Coal blocks allocation scam: SC to resume hearing
Posted on: 10:31 AM IST Jul 10, 2013
New Delhi: The Supreme Court will resume hearing arguments in the coal blocks allocation scam case on Wednesday. Supreme Court advocate Prashant Bhushan is expected to give his opinion about the government affidavit on CBI's autonomy. On Monday, the CBI filed an application seeking the apex court's permission to share details about the probe with the government.
The CBI had approached the Supreme Court for modification of an earlier order on the coal block allocation scam. The court had on May 8 directed the agency not to share any information with the government.
The CBI had countered that order and approached the court saying that as the scope of investigation has expanded, it will need to share details with the government for seeking sanction and jurisdiction. The agency now wants the apex court to modify its order to that extent.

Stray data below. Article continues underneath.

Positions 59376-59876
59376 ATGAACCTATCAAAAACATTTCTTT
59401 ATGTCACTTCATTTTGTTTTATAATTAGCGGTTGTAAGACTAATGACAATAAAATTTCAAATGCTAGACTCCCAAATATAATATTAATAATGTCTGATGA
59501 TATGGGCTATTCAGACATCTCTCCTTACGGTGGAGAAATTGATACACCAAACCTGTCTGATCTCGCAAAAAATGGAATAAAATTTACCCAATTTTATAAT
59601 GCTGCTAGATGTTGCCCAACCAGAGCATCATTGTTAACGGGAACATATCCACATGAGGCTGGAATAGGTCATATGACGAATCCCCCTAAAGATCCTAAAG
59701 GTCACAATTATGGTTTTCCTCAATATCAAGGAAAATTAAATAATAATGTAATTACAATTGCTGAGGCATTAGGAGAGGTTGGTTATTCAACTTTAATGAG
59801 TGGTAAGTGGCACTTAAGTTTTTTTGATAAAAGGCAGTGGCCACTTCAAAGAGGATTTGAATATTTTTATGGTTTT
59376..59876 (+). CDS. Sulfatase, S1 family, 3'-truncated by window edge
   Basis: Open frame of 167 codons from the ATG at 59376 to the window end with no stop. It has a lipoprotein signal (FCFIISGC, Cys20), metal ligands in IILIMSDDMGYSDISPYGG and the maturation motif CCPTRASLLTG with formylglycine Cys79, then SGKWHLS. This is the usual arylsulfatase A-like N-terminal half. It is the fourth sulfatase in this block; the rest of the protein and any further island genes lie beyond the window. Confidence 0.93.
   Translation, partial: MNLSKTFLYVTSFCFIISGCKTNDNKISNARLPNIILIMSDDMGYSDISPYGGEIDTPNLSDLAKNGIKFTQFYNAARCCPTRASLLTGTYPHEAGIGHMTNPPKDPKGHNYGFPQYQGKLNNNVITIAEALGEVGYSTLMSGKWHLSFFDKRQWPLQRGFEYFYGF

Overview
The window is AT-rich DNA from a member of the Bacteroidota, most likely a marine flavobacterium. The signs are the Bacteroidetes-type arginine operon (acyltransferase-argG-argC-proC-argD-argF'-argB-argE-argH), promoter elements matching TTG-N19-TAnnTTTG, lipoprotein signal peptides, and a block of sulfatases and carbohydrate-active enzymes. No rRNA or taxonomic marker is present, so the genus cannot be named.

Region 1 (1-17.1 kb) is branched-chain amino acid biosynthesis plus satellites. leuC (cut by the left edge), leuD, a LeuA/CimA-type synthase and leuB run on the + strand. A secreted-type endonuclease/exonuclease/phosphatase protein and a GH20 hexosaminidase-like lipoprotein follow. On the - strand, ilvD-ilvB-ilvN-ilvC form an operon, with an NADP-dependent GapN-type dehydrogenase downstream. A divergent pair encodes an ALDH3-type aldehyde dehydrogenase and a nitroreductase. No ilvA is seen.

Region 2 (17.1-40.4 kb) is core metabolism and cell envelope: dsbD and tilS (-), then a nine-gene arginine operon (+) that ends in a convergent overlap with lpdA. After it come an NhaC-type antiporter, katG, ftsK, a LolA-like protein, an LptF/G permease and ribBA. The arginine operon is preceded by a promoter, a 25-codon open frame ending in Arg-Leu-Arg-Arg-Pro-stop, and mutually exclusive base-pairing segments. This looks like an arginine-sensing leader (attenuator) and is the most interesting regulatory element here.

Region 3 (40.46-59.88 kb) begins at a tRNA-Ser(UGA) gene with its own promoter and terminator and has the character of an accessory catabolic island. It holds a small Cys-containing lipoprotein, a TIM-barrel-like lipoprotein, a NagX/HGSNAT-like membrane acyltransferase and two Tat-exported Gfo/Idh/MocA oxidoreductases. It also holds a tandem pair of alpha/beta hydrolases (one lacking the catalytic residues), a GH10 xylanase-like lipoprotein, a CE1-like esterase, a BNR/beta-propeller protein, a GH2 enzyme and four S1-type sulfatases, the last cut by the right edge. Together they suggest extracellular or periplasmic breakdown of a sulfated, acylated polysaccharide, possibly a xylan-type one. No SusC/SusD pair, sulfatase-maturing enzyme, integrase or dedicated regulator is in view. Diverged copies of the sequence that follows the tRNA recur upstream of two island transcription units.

On Monday, the CBI also filed a status report in the apex court on the coal block allocation scam. The CBI gave the status of 13 FIRs and three Preliminary Enquiries (PEs) in a sealed envelope to the Supreme Court.
The report also gave details of former CBI Chief Investigating Officer Vivek Dutt's case. Dutt was caught taking a bribe of Rs 15 lakh on May 17. The CBI Internal Intelligence Unit nabbed Dutt in an operation that was personally supervised by the agency's director Ranjit Sinha.
The CBI had questioned various government officials including former coal secretary HC Gupta for their role in the coal scam. The CBI had recorded statements of two officials of the Prime Minister's Office as part of its probe into the scam. The CBI sought clarification from Vini Mahajan and Ashish Gupta regarding the allocation of the coal blocks.
The CBI had filed its second affidavit on the coal scam in the Supreme Court earlier in May and had stated that Ashwani Kumar, who resigned from his post of the Law Minister after the affidavit came to light, Attorney General GE Vahanvati and officials from the PMO and the Coal Ministry had seen the probe agency's report and suggested changes to it.